An epidural or nerve block describes steroid medication injected directly into your spine.

It helps calm nerve swelling and inflammation that transpires as a result of a slipped disc. 

A healthcare provider may also prescribe muscle relaxants or anti-inflammatory pain relievers. 

Try spinal decompression therapies

Non-surgical treatment of a slipped disc is made up of a few components, such as acupuncture, traction therapy, chiropractic care, and nerve stimulation.

It’s thought that the combination of acupuncture and infrared heat lamps can encourage blood circulation in the smallest vessels, and relax muscles by loosening connective tissues. It also improves qi and blood flow through the meridians and vessels.

The points along the meridians that can be worked on are Shen Shu, (BL23), Da Chang Shu (BL25), and Wei Zhong (BL40).

Traction therapy uses pulleys and weights to stretch your spine. A healthcare provider may also utilize an inversion table during treatment. It’ll have you lying on a table that tilts your body and makes use of gravity to take pressure off your spine.

Consider surgery as a last resort

Surgical intervention can help treat a slipped disc by relieving pressure on the spinal cord and nerves. Examples of these are:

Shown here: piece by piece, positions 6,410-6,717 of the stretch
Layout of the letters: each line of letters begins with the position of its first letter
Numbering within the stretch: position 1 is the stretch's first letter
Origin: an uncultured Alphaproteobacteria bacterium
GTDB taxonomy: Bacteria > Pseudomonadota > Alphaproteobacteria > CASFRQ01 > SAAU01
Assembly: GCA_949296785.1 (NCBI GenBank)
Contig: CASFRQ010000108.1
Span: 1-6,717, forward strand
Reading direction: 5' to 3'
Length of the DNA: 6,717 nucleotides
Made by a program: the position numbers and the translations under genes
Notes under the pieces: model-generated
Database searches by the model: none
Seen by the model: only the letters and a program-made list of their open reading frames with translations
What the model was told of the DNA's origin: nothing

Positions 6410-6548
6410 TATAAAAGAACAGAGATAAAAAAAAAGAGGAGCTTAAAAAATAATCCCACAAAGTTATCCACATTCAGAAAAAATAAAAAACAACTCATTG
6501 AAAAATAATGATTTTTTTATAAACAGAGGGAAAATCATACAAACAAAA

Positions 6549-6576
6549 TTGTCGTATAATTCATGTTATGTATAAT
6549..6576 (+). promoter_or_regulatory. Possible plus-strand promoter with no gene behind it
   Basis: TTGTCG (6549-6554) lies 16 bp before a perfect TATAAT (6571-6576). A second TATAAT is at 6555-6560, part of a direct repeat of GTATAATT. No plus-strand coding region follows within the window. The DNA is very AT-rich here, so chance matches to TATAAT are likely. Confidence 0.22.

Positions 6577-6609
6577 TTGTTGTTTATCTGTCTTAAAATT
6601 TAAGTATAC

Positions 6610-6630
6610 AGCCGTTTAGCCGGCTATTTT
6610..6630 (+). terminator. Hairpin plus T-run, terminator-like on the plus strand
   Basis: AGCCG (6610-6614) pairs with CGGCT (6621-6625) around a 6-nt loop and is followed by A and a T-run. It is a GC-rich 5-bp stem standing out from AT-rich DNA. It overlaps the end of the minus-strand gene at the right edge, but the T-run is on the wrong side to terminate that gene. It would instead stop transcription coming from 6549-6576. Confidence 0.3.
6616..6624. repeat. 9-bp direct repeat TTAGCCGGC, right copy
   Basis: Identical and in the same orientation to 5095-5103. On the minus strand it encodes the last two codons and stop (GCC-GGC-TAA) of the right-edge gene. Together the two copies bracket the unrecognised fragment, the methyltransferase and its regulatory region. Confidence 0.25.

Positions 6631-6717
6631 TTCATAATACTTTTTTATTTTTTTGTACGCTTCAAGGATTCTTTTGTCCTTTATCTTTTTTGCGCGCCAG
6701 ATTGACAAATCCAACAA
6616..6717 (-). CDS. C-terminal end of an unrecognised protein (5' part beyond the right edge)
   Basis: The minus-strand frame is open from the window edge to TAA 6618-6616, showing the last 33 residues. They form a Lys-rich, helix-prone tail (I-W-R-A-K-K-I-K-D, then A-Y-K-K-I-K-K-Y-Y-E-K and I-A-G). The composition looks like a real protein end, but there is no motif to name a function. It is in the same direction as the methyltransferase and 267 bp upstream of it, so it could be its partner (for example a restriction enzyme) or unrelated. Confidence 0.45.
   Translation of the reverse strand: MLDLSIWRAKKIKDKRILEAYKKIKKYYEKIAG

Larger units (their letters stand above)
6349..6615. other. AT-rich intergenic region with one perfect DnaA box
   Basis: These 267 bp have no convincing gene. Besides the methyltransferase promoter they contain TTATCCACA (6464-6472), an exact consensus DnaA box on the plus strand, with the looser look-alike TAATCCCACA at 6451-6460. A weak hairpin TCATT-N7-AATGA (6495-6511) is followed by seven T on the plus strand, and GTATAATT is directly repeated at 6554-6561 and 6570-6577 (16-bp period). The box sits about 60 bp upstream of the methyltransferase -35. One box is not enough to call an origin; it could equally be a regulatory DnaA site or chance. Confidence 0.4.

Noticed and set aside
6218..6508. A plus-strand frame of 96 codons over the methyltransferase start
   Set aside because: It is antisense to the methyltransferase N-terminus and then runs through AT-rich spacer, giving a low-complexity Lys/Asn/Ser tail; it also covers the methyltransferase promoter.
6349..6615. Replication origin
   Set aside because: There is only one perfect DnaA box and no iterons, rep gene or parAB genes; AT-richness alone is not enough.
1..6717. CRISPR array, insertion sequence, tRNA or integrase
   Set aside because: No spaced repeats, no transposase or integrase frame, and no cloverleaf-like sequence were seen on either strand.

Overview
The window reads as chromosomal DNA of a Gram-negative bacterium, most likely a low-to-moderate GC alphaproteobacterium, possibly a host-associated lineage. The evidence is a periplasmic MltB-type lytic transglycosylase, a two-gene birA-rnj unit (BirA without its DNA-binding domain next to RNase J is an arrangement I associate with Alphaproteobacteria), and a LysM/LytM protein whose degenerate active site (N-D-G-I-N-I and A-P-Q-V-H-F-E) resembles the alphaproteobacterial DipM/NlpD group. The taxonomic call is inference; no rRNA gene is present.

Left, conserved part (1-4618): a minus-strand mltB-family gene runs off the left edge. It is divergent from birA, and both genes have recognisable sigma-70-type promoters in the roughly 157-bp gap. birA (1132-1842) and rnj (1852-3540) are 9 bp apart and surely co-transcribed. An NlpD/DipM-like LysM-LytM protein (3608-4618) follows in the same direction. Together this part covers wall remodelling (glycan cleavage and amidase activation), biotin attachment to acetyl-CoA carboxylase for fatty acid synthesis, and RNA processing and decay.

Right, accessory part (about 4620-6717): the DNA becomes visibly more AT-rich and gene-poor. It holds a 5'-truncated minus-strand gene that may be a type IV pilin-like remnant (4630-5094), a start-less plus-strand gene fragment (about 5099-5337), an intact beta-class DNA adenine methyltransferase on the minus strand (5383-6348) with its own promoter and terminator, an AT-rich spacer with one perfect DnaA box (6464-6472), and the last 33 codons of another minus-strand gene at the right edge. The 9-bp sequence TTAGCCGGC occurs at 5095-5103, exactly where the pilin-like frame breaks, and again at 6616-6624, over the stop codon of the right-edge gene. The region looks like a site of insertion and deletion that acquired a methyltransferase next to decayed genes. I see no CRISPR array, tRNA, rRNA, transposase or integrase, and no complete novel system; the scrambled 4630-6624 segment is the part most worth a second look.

• A corpectomy to remove a vertebrae or disc 
  • A diskectomy to remove a herniated disc 
  • A foraminotomy to relieve pain by expanding nerve root openings 
  • A laminectomy to remove part of the bone around a herniated disc and expand the spinal canal (a hollow passage that houses the spinal cord) 
  • A spinal fusion to join two or more vertebrae together 
  • An artificial disc surgery to replace a damaged disc with an artificial one 
  • An osteophyte removal procedure to relieve pressure on the discs by removing bone spurs 

Good Posture May Prevent A Slipped Disc

It’s possible to prevent a slipped disc with good posture, proper lifting technique, regular exercise and stretching, and weight control. If you suffer an injury, take comfort in knowing that early intervention will help ease the pain and improve your quality of life.

Do consult a TCM practitioner to ensure the safety of alternative treatments. If you’re pregnant, have been diagnosed with other health conditions, or are experiencing neurological symptoms or pain in other areas of the body, seek clinical advice instead.